4/7: Longitudinal Evaluation of the Impact of the COVID-19 Pandemic on High-risk New and Expectant Mothers

  • Funded by National Institutes of Health (NIH)
  • Total publications:0 publications

Grant number: 3R34DA050290-01S2

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Key facts

  • Disease

  • Start & end year

  • Known Financial Commitments (USD)

  • Funder

    National Institutes of Health (NIH)
  • Principle Investigator

  • Research Location

    United States of America, Americas
  • Lead Research Institution

  • Research Category

    Clinical characterisation and management

  • Research Subcategory

    Prognostic factors for disease severity

  • Special Interest Tags


  • Study Subject


  • Clinical Trial Details

    Not applicable

  • Broad Policy Alignment


  • Age Group

    Adults (18 and older)

  • Vulnerable Population

    Drug usersPregnant women

  • Occupations of Interest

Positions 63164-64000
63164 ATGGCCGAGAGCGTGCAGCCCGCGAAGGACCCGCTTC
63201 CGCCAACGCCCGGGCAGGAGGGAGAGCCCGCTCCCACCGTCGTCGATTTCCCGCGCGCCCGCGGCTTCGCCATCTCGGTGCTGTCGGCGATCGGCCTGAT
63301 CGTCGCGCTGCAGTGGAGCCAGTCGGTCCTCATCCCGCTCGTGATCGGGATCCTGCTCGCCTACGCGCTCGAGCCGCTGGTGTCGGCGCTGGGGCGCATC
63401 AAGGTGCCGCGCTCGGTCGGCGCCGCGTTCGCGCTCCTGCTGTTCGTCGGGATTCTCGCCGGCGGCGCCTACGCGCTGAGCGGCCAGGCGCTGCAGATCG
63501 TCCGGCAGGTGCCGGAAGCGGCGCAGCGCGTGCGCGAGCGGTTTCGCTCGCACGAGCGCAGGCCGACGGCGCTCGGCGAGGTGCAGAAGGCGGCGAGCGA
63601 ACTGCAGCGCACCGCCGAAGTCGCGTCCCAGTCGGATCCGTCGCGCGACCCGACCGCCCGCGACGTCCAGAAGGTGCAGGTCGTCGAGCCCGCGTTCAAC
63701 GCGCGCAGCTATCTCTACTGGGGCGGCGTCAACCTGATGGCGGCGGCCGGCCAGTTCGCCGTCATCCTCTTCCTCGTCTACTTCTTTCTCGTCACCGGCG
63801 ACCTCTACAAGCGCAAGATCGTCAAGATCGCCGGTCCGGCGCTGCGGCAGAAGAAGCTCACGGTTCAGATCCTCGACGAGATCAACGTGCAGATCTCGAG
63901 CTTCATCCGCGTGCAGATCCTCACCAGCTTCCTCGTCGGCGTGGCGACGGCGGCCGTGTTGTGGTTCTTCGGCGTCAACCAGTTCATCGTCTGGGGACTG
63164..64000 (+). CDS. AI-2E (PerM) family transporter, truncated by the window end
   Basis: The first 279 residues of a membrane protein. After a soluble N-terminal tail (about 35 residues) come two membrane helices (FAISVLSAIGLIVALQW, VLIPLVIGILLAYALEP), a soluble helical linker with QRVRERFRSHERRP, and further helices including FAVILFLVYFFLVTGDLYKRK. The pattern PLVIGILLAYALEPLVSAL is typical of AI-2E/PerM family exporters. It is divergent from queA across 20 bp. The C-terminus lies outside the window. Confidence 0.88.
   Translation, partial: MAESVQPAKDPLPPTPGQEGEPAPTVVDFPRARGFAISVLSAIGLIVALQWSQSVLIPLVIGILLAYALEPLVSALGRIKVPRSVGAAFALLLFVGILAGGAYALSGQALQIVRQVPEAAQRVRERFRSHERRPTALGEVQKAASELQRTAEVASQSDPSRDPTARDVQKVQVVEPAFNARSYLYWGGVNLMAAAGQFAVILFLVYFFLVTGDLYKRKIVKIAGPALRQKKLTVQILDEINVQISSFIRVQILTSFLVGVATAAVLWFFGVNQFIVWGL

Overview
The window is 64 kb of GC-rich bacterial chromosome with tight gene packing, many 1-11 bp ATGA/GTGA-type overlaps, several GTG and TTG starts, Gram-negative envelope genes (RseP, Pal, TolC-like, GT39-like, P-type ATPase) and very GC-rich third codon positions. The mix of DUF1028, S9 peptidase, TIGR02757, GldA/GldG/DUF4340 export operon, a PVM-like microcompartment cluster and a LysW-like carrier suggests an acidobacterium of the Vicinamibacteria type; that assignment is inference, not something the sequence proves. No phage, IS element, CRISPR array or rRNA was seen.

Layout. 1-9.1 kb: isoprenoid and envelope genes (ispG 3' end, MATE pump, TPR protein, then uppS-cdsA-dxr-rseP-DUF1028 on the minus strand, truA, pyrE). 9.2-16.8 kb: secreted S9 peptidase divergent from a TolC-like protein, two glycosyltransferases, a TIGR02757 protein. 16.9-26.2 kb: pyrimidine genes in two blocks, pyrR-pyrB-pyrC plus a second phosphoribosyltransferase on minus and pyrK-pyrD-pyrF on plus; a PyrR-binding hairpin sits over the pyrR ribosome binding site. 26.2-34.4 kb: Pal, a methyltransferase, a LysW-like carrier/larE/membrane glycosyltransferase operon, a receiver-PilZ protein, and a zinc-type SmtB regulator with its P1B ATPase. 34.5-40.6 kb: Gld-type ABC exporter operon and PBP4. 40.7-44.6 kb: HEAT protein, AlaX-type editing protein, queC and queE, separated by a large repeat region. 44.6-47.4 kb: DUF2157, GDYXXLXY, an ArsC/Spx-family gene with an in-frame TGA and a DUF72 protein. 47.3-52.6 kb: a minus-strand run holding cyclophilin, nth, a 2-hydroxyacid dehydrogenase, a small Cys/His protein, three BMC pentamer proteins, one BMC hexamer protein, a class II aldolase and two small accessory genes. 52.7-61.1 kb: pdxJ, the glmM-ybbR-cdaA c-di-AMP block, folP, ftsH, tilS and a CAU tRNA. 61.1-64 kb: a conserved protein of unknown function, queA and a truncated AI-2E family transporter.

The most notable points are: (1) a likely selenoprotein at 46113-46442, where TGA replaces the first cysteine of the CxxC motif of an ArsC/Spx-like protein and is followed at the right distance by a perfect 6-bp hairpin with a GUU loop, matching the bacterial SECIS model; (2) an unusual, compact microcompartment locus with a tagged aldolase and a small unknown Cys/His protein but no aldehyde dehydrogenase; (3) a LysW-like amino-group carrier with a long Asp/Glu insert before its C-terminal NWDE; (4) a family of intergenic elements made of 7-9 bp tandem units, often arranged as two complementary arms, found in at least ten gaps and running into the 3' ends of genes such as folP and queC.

While the rate of neonatal abstinence syndrome has reached a staggering 6.5 per 1,000 births nationwide, theshort- and long-term effects of in-utero opioid exposure are far from clear. We lack fundamental knowledge ofneurotypical neonatal development and struggle to disentangle the effect of opioid exposure from otherprotective and risk factors impacting infant health. The fetal stage of brain development is a critical periodwhen foundational aspects of brain structure and function are being established. In addition, postnatal braindevelopment and specialization are shaped by environmental experiences thus allowing maturation to beinfluenced by lifestyle factors associated with opioid use. This Phase I project will plan for a large scale, multi-site research study to prospectively examine human brain, cognitive, behavioral, social, and emotionaldevelopment beginning prenatally through childhood. The University of Pittsburgh is one of four linked sitesincluding Oregon Health and Sciences University, New York University and the University of Vermont that willaddress key challenges critical to the success of the planned Phase II study. Aim 1 will develop, implementand evaluate innovative recruitment and retention strategies for high-risk populations through a longitudinalsurvey of 150 pregnant women per site (n=600 across sites), half of whom are opioid using. Aim 2 willimplement a multi-site, standardized, longitudinal research protocol by enrolling 20 pregnant women per site(n=80 across sites), half of whom are opioid using. This prospective longitudinal study will collect fetal andneonatal multimodal MRI, biospecimens, and maternal psychosocial and health assessments. Aim 3 willevaluate data acquisition, processing, and statistical considerations to maximize data quality, usability, andintegration across sites. We will test the efficacy of (A) real-time motion monitoring/quality assessment forimproving overall data quality and (B) time-savings versus MRI quality using new acceleration sequenceprotocols. This approach will inform and set a strong foundation for a comprehensive and effective Phase IIresearch plan. The University of Pittsburgh site is led by a highly productive, NIH-funded investigative teamwith multidisciplinary expertise in substance use (Krans, Bogen), pregnancy (Krans), and fetal, neonatal, andpediatric neuroimaging (Luna, Panigrahy). Specifically, our team has established study protocols that yieldexcellent recruitment (~76%) and retention (~74%) rates among opioid using pregnant women, has substantialexperience with imaging the immature brain (fetal/neonatal) and is a leader in developmental cognitiveneuroscience using multimodal imaging to investigate neural mechanisms underlying neurocognitivedevelopment through adolescence. We will leverage our on-going, NIH-funded, multi-center neuroimagingstudies to provide imaging harmonization techniques and assist with the development of structural fetal brainand placental imaging pipeline for all linked sites to assistant with development of Phase II protocol. Further,we will pilot innovative studies of age-related Iron deposition and quantitative fetal MR spectroscopy.